The best time to start investing, no matter you age is always now. But depending on your age, there are better investment options than others. I recently wrote a piece discussing a few of my favorite Exchange Traded Funds geared for all investors. Now I am working through different age groups and pointing out some of my favorite ETF's that are more focused on each age group based on where investors are in their life cycle and their interests.
A month ago I published a piece geared toward 20-year-olds, and today we are going to focus on ETF options that fit better for those in their 30's. By the time you turn 30, a few things have or will soon likely happen in your life. You will have begun progressing in your career, you are making more money than when you were in your early 20's, you may be a home owner or planning to become one, you either have started a family or again have plans to do so, and lastly maintaining your health. With those three things in mind, I have found a few ETF's that play into those life changes.
The first is the VanEck Vectors Retail ETF (PACF:RTH). I have spoken about RTH before; it's one of my favorite ETF's regardless of age, but I think it fits well in a 30-year-olds portfolio. When you're in that age bracket, you most likely have a higher income. Therefore you can spend a little more money on material things, and you don’t likely live with mom and dad anymore. You may even own a home or at the very least want your place to look and feel more adult-ish.
When I last spoke about RTH, it was in a piece on how to play the housing boom. RTH owns a lot of retail stocks that benefit from new home construction or just people moving in general. Whether it’s a purchase or just changing locations, when you move into a new place most likely you are going to buy some new stuff; new shelves, rugs, towels, furniture, who knows. But what we do know is places like Amazon.com, Target, Wal-Mart, Home Depot, Lowes, Costco Wholesale, sell that kind of "adult" stuff.
But, RTH isn't just a play on housing, it’s a play on you buying stuff in general, remember higher income through progressing with your career. RTH holds retail companies that whether or not you know it, you probably shop at on a weekly basis. Furthermore, buying shares of RTH now, and then regularly over the coming years will help you build a solid position in companies that you will probably be shopping for the next 40-50 years. (I know that sounds like a long time when you're only 30 something.) So start owning a little piece of those places you spend your hard earned money now and maybe it won't hurt so much when you do overspend at those places.
The next ETF is the PowerShares Dynamic Leisure & Entertainment ETF (PACF:PEJ). This ETF owns a group of stocks that fall under the leisure and entertainment industries. Regardless of whether you have or haven't started a family, you are always doing something new, these companies that garner the bulk of your disposable income. Whether it's general travel, restaurants, and bars, amusement parks, or even casino's, just to name a few, PEJ focuses on four things when picking stocks to hold; the strength of a company's fundamentals is the company relevant to current times, valuation metrics, and its risk level.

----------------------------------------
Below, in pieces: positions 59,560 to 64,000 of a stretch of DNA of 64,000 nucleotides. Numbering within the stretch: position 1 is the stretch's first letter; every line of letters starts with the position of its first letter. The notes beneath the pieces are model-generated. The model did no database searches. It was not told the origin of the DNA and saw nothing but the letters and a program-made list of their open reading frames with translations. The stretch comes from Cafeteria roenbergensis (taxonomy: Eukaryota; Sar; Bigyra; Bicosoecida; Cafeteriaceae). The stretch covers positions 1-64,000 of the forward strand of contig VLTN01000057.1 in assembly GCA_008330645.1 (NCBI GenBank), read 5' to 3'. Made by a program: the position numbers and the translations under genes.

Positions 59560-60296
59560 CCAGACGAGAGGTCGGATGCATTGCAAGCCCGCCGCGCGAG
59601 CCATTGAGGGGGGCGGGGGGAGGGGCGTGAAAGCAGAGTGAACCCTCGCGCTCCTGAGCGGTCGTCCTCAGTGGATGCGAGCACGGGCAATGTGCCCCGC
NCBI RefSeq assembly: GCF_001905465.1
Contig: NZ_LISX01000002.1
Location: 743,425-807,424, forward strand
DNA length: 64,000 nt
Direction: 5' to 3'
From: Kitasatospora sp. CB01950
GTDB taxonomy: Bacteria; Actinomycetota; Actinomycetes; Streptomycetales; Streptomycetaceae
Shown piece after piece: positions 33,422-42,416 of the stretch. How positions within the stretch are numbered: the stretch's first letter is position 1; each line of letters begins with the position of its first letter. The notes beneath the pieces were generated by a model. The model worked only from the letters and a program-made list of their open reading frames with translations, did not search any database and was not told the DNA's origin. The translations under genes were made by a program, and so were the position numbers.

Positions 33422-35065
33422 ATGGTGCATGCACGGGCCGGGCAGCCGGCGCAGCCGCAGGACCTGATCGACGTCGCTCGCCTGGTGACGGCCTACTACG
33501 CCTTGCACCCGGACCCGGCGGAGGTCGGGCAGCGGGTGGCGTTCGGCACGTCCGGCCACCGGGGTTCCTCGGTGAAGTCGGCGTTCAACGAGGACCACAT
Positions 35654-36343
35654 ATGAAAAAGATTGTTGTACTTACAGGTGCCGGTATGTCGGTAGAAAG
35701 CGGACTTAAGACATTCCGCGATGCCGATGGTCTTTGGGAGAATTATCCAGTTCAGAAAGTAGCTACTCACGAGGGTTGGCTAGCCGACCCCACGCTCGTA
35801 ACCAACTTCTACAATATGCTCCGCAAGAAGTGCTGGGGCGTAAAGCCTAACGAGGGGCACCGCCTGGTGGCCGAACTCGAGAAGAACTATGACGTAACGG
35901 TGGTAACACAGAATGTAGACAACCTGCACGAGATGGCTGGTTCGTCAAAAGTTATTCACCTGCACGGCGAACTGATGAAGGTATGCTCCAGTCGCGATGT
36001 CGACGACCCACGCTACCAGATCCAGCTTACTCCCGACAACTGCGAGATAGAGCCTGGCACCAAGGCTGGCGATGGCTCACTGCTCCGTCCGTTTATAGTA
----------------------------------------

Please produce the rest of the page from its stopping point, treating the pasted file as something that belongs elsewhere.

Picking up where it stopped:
PEJ typically holds around 30 stocks that and has an expense ratio of 0.61%, a little high, but is good for those 30-year-olds who travel a lot and have an adventurous lifestyle. By sector PEJ is broken down as 31% airlines, 26% restaurants and bars, 10% hotels and cruise lines, 8% casinos and 8% leisure & recreation. PEJ has been around since 2005 and is currently yielding 0.53% while boasting an 11.7 average price to earnings ratio for the stocks it holds.
And lastly, for those 30-year-olds that want to keep that 20-year-old body, The Health and Fitness ETF (BATS:FITS.IV) focuses on companies that are geared toward healthy, fit lifestyles. FITS is an investment play in the healthy fitness related shift we are seeing take place in the world today. It currently holds 74 stocks with some of the top holdings consisting of Adidas AG, Nike, Foot Locker, Under Armour, Lululemon, and Dick's Sporting Goods.
Despite FITS inception date of June of 2016 and currently only having net assets of just $2.57 million, with more American's getting active and a larger push toward healthy living, FITS investors could see significant returns over the next few decades. The fund also boasts a yield of 0.73%, which will cover the expense ratio of 0.5%.
Furthermore for those 30-year-olds with little one playing sports, owning small pieces of Nike, Adidas, and even Dick's Sporting Goods may make it easier when you spend money on the growing array of activities your kids are involved with.
While the list above is not a full combination of what a 30-year-olds portfolio should look like, these ETF's should help get you started or make excellent additions to your current holdings. Perhaps you're not a 20 or 30-year-old; no problem check back soon to find out what ETF's fit your age group.
Disclosure: This contributor held long positions in Dick's Sporting Goods, Under Armour, Home Depot, and Amazon at the time this blog post was published. This article is the opinion of the contributor themselves. The above is a matter of opinion provided for general information purposes only and is not intended as investment advice. This contributor is not receiving compensation (other than from INO.com) for their opinion.